In the 1940s and ‘50s, a small group of men and women—led by John von Neumann—gathered in Princeton, New Jersey, to begin building one of the first computers to realize Alan Turing’s vision of a Universal Machine. The codes unleashed within this embryonic, 5-kilobyte universe—less memory than is allocated to displaying a single icon on a computer screen today—broke the distinction between numbers that mean things and numbers that do things, and our universe would never be the same. Turing’s Cathedral is the story of how the most constructive and most destructive of twentieth-century inventions—the digital computer and the hydrogen bomb—emerged at the same time.

About the Author

George Dyson is a historian of technology whose interests include the development (and redevelopment) of the Aleut kayak (Baidarka), the evolution of digital computing and telecommunications (Darwin Among the Machines), and the exploration of space (Project Orion).

Product Details

ISBN:
9781400075997
Author:
Dyson, George
Publisher:
Vintage Books
Subject:
General science
Subject:
Science Reference-General
Subject:
History of Science-General
Subject:
Science & Technology
Subject:
Computers Reference-History and Society
Copyright:
Edition Description:
Trade paper
Series:
Vintage
Publication Date:
20121211
Binding:
TRADE PAPER
Language:
English
Illustrations:
32 PAGES BandW ILLUSTRATIONS
Pages:
464
Dimensions:
8 x 5.15 x 0.95 in 0.9 lb

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Turing's Cathedral: The Origins of the Digital Universe (Vintage) New Trade Paper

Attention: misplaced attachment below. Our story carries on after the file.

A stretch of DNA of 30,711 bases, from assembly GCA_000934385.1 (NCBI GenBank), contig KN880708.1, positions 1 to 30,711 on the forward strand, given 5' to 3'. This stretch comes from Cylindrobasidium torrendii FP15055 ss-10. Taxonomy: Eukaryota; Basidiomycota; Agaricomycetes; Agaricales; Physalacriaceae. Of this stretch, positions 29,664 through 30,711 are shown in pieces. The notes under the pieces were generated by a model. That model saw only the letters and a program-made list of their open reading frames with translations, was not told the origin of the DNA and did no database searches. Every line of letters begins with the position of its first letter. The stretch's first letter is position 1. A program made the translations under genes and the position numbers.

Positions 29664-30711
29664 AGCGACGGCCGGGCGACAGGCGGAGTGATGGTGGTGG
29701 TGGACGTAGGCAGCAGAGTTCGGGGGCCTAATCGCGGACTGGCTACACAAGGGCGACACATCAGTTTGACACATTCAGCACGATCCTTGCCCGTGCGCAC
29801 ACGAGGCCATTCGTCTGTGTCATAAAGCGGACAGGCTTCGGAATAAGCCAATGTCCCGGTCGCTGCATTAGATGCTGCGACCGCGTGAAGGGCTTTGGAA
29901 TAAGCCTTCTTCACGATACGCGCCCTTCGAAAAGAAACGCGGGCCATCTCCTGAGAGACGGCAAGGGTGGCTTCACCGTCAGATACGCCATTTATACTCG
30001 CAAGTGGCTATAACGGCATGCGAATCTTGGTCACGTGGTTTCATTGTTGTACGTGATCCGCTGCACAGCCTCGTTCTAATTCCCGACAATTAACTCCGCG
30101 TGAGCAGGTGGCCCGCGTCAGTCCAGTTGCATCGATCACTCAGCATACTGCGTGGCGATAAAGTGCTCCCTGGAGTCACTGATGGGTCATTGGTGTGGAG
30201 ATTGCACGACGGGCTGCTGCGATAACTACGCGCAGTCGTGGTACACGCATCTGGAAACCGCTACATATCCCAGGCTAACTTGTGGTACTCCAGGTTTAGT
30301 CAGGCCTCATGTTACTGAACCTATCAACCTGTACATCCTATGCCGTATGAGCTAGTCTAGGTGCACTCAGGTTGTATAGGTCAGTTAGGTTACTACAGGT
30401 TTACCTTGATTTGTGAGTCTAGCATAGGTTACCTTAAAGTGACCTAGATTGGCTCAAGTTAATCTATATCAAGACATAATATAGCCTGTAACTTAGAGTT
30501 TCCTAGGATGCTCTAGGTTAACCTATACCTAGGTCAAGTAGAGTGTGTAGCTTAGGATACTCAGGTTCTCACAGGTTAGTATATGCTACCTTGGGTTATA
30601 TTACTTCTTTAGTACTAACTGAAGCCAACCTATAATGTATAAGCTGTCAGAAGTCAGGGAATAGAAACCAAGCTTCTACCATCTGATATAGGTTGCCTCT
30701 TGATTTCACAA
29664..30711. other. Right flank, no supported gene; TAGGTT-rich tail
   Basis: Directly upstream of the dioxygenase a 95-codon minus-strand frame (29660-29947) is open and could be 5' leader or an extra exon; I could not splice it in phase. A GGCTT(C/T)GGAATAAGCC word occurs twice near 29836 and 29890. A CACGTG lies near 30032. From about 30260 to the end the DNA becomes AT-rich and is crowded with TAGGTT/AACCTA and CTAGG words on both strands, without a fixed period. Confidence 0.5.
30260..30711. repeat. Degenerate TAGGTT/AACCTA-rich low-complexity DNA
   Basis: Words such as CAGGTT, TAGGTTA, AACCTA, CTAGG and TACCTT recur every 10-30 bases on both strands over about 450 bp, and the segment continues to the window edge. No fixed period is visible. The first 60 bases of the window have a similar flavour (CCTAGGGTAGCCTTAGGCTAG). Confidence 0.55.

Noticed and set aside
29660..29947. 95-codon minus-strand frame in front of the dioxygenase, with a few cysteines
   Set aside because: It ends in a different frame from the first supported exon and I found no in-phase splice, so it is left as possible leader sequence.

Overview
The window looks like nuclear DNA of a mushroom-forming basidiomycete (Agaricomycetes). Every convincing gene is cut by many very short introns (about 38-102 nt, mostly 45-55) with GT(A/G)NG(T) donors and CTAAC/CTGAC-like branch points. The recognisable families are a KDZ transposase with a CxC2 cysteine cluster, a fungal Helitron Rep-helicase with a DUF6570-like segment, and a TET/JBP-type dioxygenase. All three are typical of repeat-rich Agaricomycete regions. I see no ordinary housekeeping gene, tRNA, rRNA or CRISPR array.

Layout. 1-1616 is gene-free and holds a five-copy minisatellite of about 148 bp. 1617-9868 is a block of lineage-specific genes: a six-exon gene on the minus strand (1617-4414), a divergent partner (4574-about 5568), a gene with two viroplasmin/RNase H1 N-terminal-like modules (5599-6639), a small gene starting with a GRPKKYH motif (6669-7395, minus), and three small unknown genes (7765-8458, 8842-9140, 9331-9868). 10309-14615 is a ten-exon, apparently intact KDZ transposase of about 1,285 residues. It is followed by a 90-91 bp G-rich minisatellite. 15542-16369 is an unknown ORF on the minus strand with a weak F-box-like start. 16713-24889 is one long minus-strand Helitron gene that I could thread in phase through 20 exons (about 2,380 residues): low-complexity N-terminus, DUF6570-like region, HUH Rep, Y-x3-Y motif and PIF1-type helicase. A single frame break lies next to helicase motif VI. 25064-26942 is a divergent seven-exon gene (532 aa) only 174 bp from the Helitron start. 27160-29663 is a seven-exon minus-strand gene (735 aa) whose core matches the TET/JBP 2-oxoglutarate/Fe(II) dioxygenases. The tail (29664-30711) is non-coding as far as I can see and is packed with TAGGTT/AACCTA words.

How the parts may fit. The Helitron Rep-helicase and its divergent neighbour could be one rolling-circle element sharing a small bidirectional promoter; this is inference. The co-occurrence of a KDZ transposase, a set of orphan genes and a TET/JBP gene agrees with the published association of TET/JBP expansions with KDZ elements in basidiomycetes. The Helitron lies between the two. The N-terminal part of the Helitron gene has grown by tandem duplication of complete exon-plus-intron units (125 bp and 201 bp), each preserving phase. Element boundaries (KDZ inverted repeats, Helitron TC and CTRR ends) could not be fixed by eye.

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Product details 464 pages Vintage - English 9781400075997 Reviews:
"Synopsis" by , A Wall Street Journal Best Business Book of 2012

A Kirkus Reviews Best Book of 2012

In this revealing account of how the digital universe exploded in the aftermath of World War II, George Dyson illuminates the nature of digital computers, the lives of those who brought them into existence, and how code took over the world.

 

In the 1940s and ‘50s, a small group of men and women—led by John von Neumann—gathered in Princeton, New Jersey, to begin building one of the first computers to realize Alan Turing’s vision of a Universal Machine. The codes unleashed within this embryonic, 5-kilobyte universe—less memory than is allocated to displaying a single icon on a computer screen today—broke the distinction between numbers that mean things and numbers that do things, and our universe would never be the same. Turing’s Cathedral is the story of how the most constructive and most destructive of twentieth-century inventions—the digital computer and the hydrogen bomb—emerged at the same time.

"Synopsis" by , A Kirkus Reviews Best Book of 2012

In this revealing account of how the digital universe exploded in the aftermath of World War II, George Dyson illuminates the nature of digital computers, the lives of those who brought them into existence, and how code took over the world.

 

In the 1940s and ‘50s, a small group of men and women—led by John von Neumann—gathered in Princeton, New Jersey, to begin building one of the first computers to realize Alan Turing’s vision of a Universal Machine. The codes unleashed within this embryonic, 5-kilobyte universe—less memory than is allocated to displaying a single icon on a computer screen today—broke the distinction between numbers that mean things and numbers that do things, and our universe would never be the same. Turing’s Cathedral is the story of how the most constructive and most destructive of twentieth-century inventions—the digital computer and the hydrogen bomb—emerged at the same time.